The spell [sic?] has kept us complacent and numb shatters. We wake up to the horror of our own oiled hands.
New York Times
Reflections of a psychoanalytical nature expressed on the op-ed page of the New York Times by Dr. Maureen Dowd, just before she jumped:
The bookstore gave the president a copy of Freedom, a new novel by Jonathan Franzen about a dysfunctional family in America. This is apt, since Obama is the head of the dysfunctional family of America-a rational man running a most irrational nation, a high-minded man in a low-minded age.
The country is having some weird mass nervous breakdown, with the right spreading fear and disinformation that is amplified by the poisonous echo chamber that is the modern media environment.
The dispute over the Islamic center has tripped some deep national lunacy. The unbottled anger and suspicion concerning ground zero show that many Americans haven't flushed the trauma of 9/11 out of their systems-making them easy prey for fearmongers.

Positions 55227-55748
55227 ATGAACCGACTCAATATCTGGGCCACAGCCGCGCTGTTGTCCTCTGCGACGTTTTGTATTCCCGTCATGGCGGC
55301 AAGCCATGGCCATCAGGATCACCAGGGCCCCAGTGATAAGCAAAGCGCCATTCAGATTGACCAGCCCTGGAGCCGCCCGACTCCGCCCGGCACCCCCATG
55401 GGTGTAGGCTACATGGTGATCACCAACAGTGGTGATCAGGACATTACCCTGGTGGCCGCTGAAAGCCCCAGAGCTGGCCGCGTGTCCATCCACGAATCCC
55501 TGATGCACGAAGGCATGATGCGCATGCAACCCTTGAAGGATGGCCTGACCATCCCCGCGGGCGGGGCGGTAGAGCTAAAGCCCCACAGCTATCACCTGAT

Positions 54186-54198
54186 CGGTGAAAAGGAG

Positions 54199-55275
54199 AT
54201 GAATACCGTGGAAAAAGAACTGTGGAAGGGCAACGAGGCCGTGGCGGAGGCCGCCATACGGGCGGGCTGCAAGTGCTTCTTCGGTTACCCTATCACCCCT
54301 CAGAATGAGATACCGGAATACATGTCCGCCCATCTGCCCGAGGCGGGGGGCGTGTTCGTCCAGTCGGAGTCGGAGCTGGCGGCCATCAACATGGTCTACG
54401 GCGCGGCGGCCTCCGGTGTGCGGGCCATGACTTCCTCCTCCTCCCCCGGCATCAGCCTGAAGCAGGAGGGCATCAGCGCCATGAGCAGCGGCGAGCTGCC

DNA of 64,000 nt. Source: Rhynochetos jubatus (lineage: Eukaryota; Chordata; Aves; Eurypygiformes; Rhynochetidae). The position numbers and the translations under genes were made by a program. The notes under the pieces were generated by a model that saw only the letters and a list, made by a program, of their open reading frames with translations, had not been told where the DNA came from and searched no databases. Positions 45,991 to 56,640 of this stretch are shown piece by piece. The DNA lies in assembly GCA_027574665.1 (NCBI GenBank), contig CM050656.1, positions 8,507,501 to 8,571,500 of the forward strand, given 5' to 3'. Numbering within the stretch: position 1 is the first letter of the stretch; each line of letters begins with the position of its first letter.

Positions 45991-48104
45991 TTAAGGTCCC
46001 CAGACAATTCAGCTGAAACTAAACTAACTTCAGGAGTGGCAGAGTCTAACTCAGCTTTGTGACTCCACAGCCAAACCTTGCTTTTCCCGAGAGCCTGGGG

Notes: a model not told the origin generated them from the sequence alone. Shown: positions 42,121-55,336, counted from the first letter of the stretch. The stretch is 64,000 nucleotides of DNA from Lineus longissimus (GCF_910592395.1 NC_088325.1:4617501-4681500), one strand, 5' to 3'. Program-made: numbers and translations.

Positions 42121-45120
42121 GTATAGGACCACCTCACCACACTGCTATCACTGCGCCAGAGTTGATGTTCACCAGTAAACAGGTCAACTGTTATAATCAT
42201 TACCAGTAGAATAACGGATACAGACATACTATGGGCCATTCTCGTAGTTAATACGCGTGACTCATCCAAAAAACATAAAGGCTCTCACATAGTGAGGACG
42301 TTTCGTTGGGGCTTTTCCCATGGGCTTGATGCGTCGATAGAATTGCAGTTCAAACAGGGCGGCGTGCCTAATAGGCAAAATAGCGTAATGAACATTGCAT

Many people still have a confused view of Muslims, and the president seems unable to help navigate the country through its Islamophobia.
(August 21, 2010)
From the Archives
Timeless Tosh from Current Wisdoms Past
New York Times
Fighting words from Times columnist Anna Quindlen, another of America's two-fisted viragos:
Barbara Ferraro and Patricia Hussey are no longer nuns. They did not leave the convent as so many other did, finding fulfillment within the smaller circle of marriage and motherhood. These two spent years finding reasons to stay: to serve the poor, to fight for social justice. They resigned from Sisters of Notre Dame in 1988, four years after a full-page advertisement in the New York Times under this headline:
A DIVERSITY OF OPINIONS REGARDING ABORTION EXISTS AMONG COMMITED CATHOLICS.
Ninety-seven people signed it.
Barbara Ferraro and Patricia Hussey were two of them.
They have written a book about what happened after that day, and what their lives were like before it. It is called No Turning Back, and it is sure to be seen as an attack on the church...."The Vatican's version of Catholicism is a culture of oppression," they write, "a church that is only about itself." Those are harsh words. These are harsh times. And faced with harsh laws of the church and of state, women like these will continue to speak, no matter what the consequences.
Barbara Ferraro and Patricia Hussey shouldn't have been nuns in the first place.
They should have been priests.
(September 16, 1990)
The peaceful sough of an editorial mind blissfully remote from reality and a sense of shame:
New York is a city about money and death, the two things that America has mastered in this century.
(October 1, 1990)